From Uncertainty to Determination
Hawaiʻi's building industry reflects and strategizes on the path forward almost a year after deadly wildfires swept Lāhainā.
Kaulana Mahina is among the first residential projects to be completed in the wake of the fires. PHOTO COURTESY MOSS & ASSOCIATES

There are still a lot of unknowns on Maui approximately 10 months after deadly wildfires swept through Lāhainā and upcountry areas.

Many families are still in need of housing. Others, having run out of options or time, have simply left Hawai‘i entirely to start anew elsewhere.

In the wake of such upheaval, how does a community make sense of what’s transpired and find its way forward?

Anthony Musielak
Brad Espedal


“It’s mainly just uncertainty of how [the rebuilding] is going to progress,” says Anthony Musielak, project executive for Moss & Associates, when asked about the general mood on the island. “Even from a construction standpoint, we haven’t seen too many permanent housing solutions come across our desk.”

Musielak says he has seen a lot of modular homes and temporary solutions, but long-term solutions remain elusive.

The fire destroyed over 2,000 homes and displaced more than 13,000 Maui residents. At a March 27 news conference, Gov. Josh Green said more than 3,000 residents are still living in hotels, with 30 being moved into longer-term housing each day.

County, state and federal efforts continue to move forward to clear debris on destroyed properties and find solutions for those who were displaced, but a housing shortage that existed long before the fires has only exacerbated the situation, making the search for permanent housing solutions even more difficult.

“There’s a notable sentiment of frustration, evolving into resignation, regarding the perceived slow pace of recovery,” says Brad Espedal, chief operating officer at Arita Poulson General Contracting LLC (APGC). “While initial frustrations are understandable, there’s a growing realization that the recovery process will be gradual.

“We’ve received insights from FEMA representatives indicating that such timelines are common. For instance, in the aftermath of the 2018 Camp wildfire in California, only 20 percent of the structures had been rebuilt five years later.”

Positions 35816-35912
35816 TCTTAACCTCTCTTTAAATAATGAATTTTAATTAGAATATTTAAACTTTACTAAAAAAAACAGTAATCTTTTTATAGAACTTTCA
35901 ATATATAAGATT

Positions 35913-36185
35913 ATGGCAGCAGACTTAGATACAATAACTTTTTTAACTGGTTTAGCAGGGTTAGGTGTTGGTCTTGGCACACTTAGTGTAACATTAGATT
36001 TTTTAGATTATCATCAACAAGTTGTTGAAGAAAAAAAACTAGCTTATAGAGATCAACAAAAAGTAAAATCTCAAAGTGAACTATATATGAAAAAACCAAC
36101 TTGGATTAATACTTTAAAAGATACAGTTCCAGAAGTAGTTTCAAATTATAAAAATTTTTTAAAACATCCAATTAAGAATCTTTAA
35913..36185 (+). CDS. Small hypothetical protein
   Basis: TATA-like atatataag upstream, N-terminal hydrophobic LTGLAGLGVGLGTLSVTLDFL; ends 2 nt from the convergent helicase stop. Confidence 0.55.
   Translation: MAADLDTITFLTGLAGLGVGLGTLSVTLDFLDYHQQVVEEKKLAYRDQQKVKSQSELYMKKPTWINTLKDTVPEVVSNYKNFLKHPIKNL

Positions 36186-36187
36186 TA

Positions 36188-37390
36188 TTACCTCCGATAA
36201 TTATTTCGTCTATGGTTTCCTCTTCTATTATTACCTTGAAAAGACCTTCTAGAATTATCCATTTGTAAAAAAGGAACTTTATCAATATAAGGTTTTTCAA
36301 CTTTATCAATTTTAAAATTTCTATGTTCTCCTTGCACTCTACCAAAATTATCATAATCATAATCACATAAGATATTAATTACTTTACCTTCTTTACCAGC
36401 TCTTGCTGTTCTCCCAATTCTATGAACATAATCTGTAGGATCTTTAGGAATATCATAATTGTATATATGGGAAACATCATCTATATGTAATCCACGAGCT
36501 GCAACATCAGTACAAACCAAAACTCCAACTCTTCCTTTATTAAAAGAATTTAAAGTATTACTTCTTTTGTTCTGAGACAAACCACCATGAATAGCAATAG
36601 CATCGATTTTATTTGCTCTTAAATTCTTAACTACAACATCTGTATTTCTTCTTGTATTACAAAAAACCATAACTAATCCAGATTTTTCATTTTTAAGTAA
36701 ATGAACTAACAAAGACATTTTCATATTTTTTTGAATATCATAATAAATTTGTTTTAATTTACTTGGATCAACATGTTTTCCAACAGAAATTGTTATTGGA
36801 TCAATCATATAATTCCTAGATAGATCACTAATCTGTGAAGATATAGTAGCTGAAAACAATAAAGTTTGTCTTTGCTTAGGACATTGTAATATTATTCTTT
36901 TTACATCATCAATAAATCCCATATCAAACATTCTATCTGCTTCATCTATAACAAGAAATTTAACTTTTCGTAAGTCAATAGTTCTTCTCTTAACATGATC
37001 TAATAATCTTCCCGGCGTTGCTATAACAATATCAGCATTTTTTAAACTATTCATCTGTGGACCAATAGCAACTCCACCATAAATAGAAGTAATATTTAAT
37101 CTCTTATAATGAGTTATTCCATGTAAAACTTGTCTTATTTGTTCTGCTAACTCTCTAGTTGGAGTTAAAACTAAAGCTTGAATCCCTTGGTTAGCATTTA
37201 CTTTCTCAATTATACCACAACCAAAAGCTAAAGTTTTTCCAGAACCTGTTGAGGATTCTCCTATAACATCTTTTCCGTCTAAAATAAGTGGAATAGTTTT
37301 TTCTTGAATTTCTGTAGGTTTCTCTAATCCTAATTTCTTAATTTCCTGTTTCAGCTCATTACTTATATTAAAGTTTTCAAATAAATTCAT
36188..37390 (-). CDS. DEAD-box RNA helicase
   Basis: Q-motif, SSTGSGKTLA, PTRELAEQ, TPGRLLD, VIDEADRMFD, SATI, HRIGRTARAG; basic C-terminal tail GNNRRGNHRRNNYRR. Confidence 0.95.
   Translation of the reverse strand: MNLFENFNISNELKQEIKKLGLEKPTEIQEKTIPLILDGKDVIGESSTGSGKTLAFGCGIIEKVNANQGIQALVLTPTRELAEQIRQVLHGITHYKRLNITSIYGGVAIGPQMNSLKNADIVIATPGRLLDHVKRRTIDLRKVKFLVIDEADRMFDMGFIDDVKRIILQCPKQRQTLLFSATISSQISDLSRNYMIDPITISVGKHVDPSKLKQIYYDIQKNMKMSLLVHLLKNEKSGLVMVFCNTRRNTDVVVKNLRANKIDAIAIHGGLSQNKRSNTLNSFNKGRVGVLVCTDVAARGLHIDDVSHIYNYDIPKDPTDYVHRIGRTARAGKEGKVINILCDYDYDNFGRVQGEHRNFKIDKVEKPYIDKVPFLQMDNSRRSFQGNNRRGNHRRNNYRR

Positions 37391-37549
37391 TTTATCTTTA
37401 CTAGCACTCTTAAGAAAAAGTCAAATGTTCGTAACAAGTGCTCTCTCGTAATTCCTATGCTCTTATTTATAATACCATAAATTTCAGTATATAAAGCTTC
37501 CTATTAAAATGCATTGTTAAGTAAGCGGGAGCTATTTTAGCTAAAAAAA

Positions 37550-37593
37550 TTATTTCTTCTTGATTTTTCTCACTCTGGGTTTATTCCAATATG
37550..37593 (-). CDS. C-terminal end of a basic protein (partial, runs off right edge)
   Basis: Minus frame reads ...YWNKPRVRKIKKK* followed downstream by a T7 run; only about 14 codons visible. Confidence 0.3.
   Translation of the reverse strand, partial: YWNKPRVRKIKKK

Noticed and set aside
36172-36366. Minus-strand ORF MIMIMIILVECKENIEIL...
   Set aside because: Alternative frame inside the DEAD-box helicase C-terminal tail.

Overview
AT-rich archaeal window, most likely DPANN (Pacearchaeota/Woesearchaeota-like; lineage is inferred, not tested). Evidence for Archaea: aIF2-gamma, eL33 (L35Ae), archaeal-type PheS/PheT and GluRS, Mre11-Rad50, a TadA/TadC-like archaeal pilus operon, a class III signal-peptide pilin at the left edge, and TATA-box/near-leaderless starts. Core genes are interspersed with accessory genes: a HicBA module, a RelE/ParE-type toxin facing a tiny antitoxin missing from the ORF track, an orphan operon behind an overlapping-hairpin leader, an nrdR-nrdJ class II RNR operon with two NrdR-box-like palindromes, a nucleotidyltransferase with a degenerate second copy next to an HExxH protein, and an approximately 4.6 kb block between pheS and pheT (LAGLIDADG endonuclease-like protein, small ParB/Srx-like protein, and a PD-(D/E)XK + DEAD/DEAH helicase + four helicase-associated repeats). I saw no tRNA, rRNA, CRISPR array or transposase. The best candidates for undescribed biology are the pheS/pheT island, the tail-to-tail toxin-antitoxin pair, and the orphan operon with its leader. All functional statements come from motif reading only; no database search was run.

Over 100 people died and more than 2,000 homes were destroyed on that fateful day Maui was disrupted
by the worst disaster in state history. To say it’s been a challenging year for residents would be an understatement.

Depending on your lens, the last 10 months have either passed quickly or felt like an eternity. In the hours, days and weeks following the fires, Maui residents, institutions and businesses all struggled to make sense of what happened and how to respond.

HPM Building Supply operates several businesses on Maui, including retail stores, lumber yards and a design center, plus a rain gutter supply and installation service.

HPM Building Supply’s team in Fife, Wash., stands alongside pallets of relief items headed to Maui. PHOTO COURTESY HPM BUILDING SUPPLY
Gary Danzl

Gary Danzl, HPM’s Maui regional manager, says company operations as well as staff were significantly affected by the tragedy.

“Five of our owner-employees have been directly impacted by the wildfires, with some losing their homes and personal possessions and others being forced to evacuate, facing substantial personal and emotional hardships,” he says.

According to Arita Poulson’s Espedal, multiple company projects on Maui’s west side were “postponed or canceled,” which continue to affect current operations.

“We have multiple employees and/or their families who lost their houses in the wildfire,” he says. “We have had at least one key employee and his family move to the mainland due to the housing shortage.”

Adds Moss’ Musielak: “We did have family members of workers lose their homes. I think we had two family members of workers on the [Kaulana Mahina] job site actually lose people in their family.

“From an operations standpoint, I’d say that week was kind of a very unknown week for everybody. The project progressed, but there was a lot of uncertainty, a lot of people not coming into work. We weren’t fully staffed,” he says.

Almost a year later, staffing remains a major concern.


Uncertainty over the future is a common theme as timelines progress toward the rebuilding phase in Lāhainā.

“I do think the biggest issue that’s going to arise from all of this is when [construction ramps up]; the labor force is not big enough on Maui to take care of this,” says Musielak.

He points out attempts to bring over workers from the neighbor islands has only further highlighted the housing issue.

“I’d say 50 percent, 60 percent of our subcontractors are O‘ahu-based subcontractors,” Musielak says. “So they’re having a very hard time finding places to rent and live to even finish building these projects, because the housing crisis has obviously gotten much worse.”

According to Espedal,“the labor market, already tight, has been further strained, leading to increasing labor prices due to shortages.

“Previously, APGC would bring in workers from O‘ahu and provide short-term housing on Maui, but this option is now limited, forcing workers to commute daily from O‘ahu, increasing labor costs by 40 percent to 100 percent per worker.

“Maui is projected to require an additional 2,000 to 2,500 construction trades workers by 2025 to meet demand. However, the lack of available housing for these workers poses a significant hurdle,” Espedal says.

Finding, securing and housing a workforce isn’t the only concern. The building permit process remains an issue.